Background: The COVID-19 pandemic necessitated an enforced 8-week induction period (18 May to 12 July 2020) for all new interns in Ireland. These unprecedented circumstances presented a unique opportunity to assess this induction period.
Aim: To assess the impact of a prolonged induction period on the technical abilities of interns embarking on their clinical careers.
Method: We distributed a 12-item questionnaire to new interns at our institution during the COVID-19 pandemic. Section 1 of the questionnaire was designed to assess the rate of self-reported improvement in the successful and independent execution of practical ‘intern’ tasks. Section 2 of the questionnaire captured the subjective experience of interns during this time in relation to the effectiveness of an 8-week induction period with senior intern support available. Statistical analysis of categorical predictor and ordinal outcome variables was performed using the two-sample Wilcoxon rank-sum (Mann-Whitney) test.
Results: Our results demonstrated a statistically significant improvement in the proficiency at first attempt phlebotomy in week 8 compared with week 1 (p < 0.0001). There was a significant improvement in placing first-attempt peripheral IV lines in week 8 compared with week 1 (p < 0.001). Regarding the need for senior assistance, we demonstrated a statistically significant reduction in week 8 compared with week 1 (p = 0.046). There were 95.56% (n = 43) of interns that said they would recommend the induction period for future incoming interns.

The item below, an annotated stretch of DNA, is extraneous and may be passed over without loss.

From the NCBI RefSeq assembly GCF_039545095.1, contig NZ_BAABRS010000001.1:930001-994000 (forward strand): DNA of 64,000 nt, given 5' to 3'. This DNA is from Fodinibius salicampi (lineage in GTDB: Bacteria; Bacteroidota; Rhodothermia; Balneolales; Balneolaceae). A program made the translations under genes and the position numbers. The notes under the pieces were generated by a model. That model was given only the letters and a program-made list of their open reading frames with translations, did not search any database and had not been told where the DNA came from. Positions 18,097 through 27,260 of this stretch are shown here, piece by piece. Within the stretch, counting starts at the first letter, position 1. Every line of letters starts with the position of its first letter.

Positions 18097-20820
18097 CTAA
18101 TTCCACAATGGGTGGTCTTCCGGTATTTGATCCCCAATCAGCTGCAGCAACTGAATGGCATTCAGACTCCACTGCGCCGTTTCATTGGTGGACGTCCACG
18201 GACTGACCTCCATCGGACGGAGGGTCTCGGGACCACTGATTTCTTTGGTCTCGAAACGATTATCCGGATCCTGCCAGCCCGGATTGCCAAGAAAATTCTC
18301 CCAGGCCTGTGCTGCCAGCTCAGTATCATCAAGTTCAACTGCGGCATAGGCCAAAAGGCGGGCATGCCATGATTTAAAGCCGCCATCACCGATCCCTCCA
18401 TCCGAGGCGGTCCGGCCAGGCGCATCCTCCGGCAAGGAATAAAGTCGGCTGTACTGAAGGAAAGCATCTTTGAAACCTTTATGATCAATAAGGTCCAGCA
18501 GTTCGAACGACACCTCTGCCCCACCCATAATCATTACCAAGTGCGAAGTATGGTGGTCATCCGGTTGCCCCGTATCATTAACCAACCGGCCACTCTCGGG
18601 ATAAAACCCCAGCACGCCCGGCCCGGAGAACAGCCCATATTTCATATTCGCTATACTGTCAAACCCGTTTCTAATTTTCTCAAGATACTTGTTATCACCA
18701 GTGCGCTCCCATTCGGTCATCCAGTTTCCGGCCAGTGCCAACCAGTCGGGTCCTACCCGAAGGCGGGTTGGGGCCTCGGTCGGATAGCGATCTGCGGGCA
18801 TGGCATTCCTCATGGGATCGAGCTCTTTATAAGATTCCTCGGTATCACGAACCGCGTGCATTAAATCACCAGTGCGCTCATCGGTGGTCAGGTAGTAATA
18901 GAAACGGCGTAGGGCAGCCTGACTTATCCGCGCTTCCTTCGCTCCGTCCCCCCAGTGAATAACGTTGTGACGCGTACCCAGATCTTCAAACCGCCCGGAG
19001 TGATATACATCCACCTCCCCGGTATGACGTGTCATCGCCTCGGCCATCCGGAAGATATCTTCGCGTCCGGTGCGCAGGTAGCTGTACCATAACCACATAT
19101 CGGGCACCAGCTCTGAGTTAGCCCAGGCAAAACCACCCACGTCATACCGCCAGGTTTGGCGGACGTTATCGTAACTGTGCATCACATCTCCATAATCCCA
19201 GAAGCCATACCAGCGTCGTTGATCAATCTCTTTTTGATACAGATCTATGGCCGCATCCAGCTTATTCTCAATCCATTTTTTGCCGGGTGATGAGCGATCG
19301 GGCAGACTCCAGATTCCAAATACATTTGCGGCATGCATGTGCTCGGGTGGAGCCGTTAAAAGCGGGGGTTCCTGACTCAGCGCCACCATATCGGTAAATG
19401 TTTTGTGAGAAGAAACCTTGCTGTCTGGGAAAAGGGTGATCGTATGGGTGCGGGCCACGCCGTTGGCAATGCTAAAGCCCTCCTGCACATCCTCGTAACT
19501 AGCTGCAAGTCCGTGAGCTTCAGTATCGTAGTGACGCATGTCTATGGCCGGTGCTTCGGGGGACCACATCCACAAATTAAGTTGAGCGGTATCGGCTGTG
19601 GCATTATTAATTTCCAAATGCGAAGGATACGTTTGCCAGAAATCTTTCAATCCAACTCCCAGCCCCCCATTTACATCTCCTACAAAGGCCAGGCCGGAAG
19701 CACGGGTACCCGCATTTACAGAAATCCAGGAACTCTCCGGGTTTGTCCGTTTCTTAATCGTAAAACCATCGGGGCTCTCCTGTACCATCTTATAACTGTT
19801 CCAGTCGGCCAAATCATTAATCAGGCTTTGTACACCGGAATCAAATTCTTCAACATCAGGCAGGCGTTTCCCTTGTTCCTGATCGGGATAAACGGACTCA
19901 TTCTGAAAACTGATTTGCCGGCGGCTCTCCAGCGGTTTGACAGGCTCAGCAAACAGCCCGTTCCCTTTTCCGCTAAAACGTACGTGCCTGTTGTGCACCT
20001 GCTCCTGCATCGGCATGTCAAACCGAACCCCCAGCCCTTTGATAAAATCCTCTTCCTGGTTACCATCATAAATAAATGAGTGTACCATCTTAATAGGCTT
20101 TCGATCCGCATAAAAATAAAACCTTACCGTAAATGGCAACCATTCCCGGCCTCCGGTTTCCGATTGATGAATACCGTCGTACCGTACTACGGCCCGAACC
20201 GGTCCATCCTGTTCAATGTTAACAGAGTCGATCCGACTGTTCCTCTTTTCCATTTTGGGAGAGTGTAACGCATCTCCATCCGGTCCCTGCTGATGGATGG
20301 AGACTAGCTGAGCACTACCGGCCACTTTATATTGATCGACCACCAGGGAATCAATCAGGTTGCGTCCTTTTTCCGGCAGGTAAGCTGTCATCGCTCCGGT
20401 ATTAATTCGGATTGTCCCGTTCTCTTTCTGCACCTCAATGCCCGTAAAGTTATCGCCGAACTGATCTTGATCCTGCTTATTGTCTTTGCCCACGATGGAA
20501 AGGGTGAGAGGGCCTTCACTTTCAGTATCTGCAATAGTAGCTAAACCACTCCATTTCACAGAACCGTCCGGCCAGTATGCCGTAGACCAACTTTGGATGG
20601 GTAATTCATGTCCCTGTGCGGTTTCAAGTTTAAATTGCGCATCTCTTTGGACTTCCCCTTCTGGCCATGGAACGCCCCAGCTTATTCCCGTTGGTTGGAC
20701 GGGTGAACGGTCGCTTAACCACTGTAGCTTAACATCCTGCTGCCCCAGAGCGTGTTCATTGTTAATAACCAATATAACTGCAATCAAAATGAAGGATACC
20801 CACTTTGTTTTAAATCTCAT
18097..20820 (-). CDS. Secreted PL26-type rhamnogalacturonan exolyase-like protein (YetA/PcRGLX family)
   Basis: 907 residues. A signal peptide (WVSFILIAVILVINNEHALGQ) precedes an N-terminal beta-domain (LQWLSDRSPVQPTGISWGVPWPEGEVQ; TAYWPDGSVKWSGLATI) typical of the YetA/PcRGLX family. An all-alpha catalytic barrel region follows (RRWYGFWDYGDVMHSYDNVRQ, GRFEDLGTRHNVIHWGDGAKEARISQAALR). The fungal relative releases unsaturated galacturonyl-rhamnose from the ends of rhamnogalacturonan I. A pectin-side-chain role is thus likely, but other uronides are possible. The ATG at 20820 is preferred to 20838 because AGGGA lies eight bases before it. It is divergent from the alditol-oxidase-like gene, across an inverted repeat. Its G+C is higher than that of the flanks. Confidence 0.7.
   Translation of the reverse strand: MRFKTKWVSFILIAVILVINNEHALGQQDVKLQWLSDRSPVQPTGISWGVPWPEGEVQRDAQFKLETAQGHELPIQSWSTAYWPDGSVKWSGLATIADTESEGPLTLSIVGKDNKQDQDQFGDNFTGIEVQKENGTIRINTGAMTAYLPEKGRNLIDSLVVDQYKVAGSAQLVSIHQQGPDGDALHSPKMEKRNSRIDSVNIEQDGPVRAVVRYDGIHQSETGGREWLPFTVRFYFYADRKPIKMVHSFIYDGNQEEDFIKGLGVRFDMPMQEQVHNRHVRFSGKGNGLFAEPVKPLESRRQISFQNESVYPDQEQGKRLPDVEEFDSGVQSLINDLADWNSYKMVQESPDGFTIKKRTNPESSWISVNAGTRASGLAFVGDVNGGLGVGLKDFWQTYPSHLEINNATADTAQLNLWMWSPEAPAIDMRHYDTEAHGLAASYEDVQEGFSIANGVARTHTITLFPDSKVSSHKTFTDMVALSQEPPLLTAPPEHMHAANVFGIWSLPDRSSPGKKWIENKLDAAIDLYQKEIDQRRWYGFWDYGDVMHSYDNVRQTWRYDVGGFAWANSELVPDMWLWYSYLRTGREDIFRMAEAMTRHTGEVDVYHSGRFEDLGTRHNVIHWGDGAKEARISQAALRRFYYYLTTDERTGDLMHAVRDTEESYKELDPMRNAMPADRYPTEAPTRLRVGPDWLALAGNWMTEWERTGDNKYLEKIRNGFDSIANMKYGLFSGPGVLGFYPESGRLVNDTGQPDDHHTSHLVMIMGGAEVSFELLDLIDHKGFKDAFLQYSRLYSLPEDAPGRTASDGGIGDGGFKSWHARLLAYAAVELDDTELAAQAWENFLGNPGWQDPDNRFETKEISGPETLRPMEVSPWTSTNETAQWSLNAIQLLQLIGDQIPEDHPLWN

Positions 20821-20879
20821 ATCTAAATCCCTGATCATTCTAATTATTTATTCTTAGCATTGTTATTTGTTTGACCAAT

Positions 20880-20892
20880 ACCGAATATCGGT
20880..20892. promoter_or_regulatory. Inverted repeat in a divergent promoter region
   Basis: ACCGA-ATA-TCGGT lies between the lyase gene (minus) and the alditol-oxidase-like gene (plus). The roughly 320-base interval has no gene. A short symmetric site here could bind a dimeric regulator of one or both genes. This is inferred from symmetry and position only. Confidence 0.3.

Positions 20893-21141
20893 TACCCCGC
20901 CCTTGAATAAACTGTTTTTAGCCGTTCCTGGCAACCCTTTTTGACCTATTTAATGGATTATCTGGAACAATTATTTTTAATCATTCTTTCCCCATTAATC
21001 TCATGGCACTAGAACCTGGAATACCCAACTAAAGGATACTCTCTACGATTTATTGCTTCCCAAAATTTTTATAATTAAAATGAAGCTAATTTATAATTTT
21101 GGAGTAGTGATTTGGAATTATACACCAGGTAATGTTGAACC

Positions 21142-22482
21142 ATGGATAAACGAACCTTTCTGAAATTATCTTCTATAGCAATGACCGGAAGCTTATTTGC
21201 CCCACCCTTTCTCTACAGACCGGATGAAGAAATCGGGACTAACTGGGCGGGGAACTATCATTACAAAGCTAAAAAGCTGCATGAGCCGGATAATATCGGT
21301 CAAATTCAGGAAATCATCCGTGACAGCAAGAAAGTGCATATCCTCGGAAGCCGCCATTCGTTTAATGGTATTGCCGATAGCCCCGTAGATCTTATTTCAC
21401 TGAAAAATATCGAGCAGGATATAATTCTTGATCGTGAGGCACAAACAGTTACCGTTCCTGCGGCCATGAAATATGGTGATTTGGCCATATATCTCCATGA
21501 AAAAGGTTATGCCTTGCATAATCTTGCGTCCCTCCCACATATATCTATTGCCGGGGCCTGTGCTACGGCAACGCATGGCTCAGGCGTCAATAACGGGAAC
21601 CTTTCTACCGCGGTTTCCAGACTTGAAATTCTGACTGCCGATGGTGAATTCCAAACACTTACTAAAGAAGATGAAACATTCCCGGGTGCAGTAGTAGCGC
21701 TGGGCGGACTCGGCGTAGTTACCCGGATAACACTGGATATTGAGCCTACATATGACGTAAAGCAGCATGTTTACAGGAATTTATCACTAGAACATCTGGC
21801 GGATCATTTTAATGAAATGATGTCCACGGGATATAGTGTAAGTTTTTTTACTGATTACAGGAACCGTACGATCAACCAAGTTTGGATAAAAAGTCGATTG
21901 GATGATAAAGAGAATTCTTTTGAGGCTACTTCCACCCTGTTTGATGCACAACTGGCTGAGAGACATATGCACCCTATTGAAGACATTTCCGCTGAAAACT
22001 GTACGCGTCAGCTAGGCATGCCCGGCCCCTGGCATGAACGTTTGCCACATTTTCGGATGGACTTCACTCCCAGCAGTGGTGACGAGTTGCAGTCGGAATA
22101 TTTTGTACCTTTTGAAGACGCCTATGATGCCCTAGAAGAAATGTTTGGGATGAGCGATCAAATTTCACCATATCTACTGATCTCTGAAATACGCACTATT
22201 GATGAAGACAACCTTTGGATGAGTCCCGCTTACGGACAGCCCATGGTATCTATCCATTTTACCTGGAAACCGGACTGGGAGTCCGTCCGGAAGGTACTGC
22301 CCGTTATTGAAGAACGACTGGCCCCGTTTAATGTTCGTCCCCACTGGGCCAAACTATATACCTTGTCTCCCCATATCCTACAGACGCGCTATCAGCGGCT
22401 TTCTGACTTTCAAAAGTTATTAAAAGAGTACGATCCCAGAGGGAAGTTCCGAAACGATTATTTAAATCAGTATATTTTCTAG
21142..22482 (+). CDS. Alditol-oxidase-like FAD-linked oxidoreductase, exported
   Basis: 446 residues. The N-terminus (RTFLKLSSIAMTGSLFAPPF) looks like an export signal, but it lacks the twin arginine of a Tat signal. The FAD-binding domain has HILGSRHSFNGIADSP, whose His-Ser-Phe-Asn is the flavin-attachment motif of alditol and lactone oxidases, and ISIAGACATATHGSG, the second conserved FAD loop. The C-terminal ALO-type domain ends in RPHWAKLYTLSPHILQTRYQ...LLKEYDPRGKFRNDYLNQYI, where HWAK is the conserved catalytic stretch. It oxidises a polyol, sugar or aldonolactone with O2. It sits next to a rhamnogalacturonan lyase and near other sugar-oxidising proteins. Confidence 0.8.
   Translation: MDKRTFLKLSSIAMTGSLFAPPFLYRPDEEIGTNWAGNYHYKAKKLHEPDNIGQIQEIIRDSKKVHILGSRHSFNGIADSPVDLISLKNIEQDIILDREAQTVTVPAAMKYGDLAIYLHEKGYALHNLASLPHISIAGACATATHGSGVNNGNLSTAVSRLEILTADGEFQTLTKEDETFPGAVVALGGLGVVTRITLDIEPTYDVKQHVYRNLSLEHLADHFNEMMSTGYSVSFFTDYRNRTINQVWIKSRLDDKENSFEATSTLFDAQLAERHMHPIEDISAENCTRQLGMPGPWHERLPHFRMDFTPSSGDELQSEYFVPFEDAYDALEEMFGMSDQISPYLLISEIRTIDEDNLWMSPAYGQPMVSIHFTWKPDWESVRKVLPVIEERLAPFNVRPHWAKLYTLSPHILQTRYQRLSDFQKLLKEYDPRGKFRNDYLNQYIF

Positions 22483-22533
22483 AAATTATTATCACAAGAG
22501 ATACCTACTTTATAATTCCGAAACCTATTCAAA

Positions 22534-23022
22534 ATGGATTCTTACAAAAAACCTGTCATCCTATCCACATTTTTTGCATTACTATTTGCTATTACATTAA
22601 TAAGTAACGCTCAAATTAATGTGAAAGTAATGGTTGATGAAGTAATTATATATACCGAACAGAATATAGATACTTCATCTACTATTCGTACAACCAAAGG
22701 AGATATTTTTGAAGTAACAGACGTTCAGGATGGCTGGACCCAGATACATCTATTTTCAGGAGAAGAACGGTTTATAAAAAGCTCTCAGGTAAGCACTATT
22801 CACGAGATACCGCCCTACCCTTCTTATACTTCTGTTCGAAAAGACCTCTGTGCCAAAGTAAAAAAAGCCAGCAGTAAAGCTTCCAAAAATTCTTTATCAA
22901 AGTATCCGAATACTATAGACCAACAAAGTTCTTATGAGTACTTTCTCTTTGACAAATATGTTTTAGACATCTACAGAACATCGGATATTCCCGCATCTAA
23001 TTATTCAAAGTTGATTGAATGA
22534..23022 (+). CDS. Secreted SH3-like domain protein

Conclusion: The COVID-19 pandemic has inadvertently identified a model of internship induction that benefits interns, their colleagues and their patients through the production of more technically capable interns.Reference:
Foley A, Donaghy F, Sheridan GA, Stanley C, Byrne AM, Hill ADK, Mullett H. Internship commencement during COVID-19: the impact of an extended induction model. Ir J Med Sci. 2021 Feb 8:1–7. doi: 10.1007/s11845-021-02543-0. Epub ahead of print. PMID: 33559048; PMCID: PMC7870124.